Editing by Mungpi
New Delhi (Mizzima) – The lives of many survivors are at stake and many are dying because of the slow pace at which Burma's military rulers are allowing relief supplies and aid workers to reach cyclone-hit regions, campaigners and local aid workers said.
"The situation demands a large number of international aid workers or experts," said a local aid worker, who has been supplying relief material to victims in Irrawaddy region.
Saving lives is now akin to 'a race against time' and more aid workers as well as an abundant supply of relief materials are needed as the majority of cyclone survivors still have not received aid, she added.
"They (expert aid workers) are needed to monitor aid supply and to make sure that it reaches the right people at the right time," the aid worker, who declined to be named, said.
She said despite several aid agencies already working to help the cyclone victims, the extent of devastation and the people affected by the cyclone does not match the amount of aid that has so far reached the area.
Despite Than Shwe's promise to UN Secretary General Ban Ki-moon that international aid workers will be allowed to enter the cyclone affected areas 'regardless of nationality', aid groups said only a few of their expatriate aid workers have so far received permission to go into the Irrawaddy delta, the region most affected by the cyclone.
Paul Risley the spokesperson of World Food Programme in Bangkok said, "Our country director travelled yesterday and spent last night in Laputta and came back today. That was the first overnight stay by international staff from WFP in the delta."
He said the WFP, with a few international aid workers who arrived recently, has 26 international staff members in Rangoon now.
"We got visas for seven of our staff here in Bangkok on Monday. Several staff members are travelling today and tomorrow," Risley said.
He also said they are hoping to send in several international staff members from Rangoon to cyclone-hit Irrawaddy delta's Laputta, Pyapon, Bogale and other towns for a long term or over several weeks.
"We have received permission for them to travel there [Irrawaddy delta]," Paul Risley said.
However, the progress in the UN, Association of Southeast Asian Nations (ASEAN) and the Burmese government's agreement is too little, an advocacy group Alternative Asean Network on Burma (Altsean Burma) said.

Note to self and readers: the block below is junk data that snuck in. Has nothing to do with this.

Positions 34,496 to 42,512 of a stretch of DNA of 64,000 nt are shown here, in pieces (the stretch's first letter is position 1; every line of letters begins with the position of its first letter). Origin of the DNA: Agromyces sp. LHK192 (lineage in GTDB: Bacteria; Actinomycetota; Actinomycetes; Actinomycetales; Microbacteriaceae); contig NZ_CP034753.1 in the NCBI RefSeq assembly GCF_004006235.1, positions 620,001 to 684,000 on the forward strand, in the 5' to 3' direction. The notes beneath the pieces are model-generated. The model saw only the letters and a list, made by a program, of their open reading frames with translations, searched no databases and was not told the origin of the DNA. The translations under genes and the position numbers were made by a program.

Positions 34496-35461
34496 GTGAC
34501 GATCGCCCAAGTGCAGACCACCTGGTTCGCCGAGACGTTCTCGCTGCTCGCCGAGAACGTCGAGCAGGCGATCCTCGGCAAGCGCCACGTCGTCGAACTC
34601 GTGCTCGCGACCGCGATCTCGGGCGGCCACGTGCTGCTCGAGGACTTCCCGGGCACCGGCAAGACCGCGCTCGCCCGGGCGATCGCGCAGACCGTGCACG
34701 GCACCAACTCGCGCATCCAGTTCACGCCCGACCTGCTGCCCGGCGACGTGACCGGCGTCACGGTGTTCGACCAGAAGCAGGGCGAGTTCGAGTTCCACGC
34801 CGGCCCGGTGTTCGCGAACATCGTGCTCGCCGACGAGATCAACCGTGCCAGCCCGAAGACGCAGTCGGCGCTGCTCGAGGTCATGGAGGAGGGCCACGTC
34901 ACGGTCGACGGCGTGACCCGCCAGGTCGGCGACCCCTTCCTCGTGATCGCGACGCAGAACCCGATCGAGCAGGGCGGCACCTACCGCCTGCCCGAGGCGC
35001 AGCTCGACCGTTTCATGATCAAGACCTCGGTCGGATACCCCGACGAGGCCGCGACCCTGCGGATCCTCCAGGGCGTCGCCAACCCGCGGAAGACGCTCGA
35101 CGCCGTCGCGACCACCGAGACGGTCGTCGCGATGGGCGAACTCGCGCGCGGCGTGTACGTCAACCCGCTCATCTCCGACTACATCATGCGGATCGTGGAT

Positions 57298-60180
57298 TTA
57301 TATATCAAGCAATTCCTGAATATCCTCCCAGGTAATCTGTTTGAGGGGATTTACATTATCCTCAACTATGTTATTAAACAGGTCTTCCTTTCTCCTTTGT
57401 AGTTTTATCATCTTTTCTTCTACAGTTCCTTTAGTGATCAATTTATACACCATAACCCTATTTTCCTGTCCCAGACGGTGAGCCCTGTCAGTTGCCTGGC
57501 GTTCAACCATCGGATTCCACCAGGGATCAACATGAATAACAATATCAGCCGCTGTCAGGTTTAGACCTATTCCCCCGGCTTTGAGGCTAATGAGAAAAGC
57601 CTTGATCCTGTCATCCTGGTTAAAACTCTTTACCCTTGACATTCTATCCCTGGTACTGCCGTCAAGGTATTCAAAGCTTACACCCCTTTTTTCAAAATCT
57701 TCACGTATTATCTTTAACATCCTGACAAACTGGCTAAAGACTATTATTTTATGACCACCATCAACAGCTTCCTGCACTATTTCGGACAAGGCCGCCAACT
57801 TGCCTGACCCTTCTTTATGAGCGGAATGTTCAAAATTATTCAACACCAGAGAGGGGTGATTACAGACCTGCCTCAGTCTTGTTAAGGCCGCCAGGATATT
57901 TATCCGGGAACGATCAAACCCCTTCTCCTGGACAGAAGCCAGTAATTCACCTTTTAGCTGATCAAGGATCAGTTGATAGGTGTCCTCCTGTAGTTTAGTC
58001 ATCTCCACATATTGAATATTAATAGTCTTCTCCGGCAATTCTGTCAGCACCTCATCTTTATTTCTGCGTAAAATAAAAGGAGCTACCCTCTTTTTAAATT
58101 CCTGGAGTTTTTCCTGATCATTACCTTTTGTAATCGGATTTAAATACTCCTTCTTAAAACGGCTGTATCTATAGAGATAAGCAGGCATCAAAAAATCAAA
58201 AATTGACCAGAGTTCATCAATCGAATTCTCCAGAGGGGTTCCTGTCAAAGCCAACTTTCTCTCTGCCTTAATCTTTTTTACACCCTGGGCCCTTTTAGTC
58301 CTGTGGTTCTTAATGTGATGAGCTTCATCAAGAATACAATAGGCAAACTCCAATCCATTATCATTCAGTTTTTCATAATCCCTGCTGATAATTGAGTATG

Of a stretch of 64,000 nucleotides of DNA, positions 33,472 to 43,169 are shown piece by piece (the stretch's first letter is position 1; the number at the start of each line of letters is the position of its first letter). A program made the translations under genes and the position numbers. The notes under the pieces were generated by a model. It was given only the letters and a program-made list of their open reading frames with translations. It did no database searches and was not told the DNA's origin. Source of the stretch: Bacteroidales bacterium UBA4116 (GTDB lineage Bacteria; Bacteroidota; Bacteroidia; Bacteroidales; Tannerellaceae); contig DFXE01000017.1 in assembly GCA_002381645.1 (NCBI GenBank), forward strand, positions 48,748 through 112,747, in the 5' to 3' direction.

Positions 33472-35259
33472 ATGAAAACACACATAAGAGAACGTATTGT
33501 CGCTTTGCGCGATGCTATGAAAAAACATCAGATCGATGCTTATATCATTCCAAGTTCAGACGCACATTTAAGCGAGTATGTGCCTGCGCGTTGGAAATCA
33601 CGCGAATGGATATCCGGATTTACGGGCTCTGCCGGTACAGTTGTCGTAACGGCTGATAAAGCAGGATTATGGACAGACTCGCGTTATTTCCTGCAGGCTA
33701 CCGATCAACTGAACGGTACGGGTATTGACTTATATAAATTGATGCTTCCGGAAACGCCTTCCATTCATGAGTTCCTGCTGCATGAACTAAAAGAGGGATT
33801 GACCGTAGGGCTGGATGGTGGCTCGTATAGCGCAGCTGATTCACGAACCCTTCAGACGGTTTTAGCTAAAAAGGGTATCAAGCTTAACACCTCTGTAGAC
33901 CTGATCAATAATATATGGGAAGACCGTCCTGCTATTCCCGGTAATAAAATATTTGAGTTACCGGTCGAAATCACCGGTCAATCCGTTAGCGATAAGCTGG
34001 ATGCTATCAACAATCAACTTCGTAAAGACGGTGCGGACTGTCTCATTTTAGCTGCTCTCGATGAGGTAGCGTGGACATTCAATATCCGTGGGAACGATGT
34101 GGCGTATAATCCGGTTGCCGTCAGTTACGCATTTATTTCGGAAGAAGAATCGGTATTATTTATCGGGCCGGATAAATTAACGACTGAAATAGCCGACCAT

"The progress is tardy and it is just not enough," Debbie Stothard, Coordinator of the Altsean Burma said. "They (UN) are allowing Than Shwe to keep holding the people as hostages."
"The problem now is not the suffering because of the cyclone but the problem is because of the junta, they are a bigger disaster than Cyclone Nargis," said Debbie Stothard.
Amanda Pitt, spokesperson of the UN Office of Coordination of Humanitarian Affairs (UNOCHA) in Bangkok, however, said there has been some progress made on the promise made by Burma's military rulers.
"The process is progressing but it is too early to say," Pitt told Mizzima, declining further comment on what the progress was.
But not withstanding the UN's acknowledgement that there are signs of progress in terms of getting aid to the most affected people, Mark Farmaner Director of Burma Campaign UK said, Burma's rulers have lied on their agreement with the UN chief.
"We have information that there is no proper access to the delta. In London aid workers have had their visas turned down," Farmaner, the London based campaigner said.
"Ban Ki-moon's efforts have failed to secure a breakthrough which was needed," he added.
Meanwhile, in a ridiculous development, the Burmese Embassy in India's capital city of New Delhi has told a few Indian social workers, who have volunteered to go into Burma to help cyclone victims, that their visa process would take at least two months.
In Rangoon, international aid workers, who have been given visas for entry, are reportedly sitting in their office, as the government has not yet cleared their documents to let them into the delta region, Mizzima's correspondent said.
But the correspondent said in a significant move six UNICEF workers have been let into delta on Tuesday.
But the correspondent, who went visiting offices of international aid agencies, described the scene at the office saying, "International staff members are still sitting in the offices sipping coffee and tea in Rangoon."
But in the Delta, where the cyclone hit the hardest, people are seen lining up on the roadside waiting for vehicles that may carry relief supplies, local aid workers said.
The local aid worker, who talked to Mizzima over telephone said, "There is not enough food and relief supplies for the people and many more are without any aid as we cannot afford to go everywhere."
Debbie Stothard from Altsean said, this is the time for the international community to act but they are playing games with the rules set by the military government.
"It is no time for diplomacy, it is time to be realistic, it is time to tell the truth about what is going on," she added.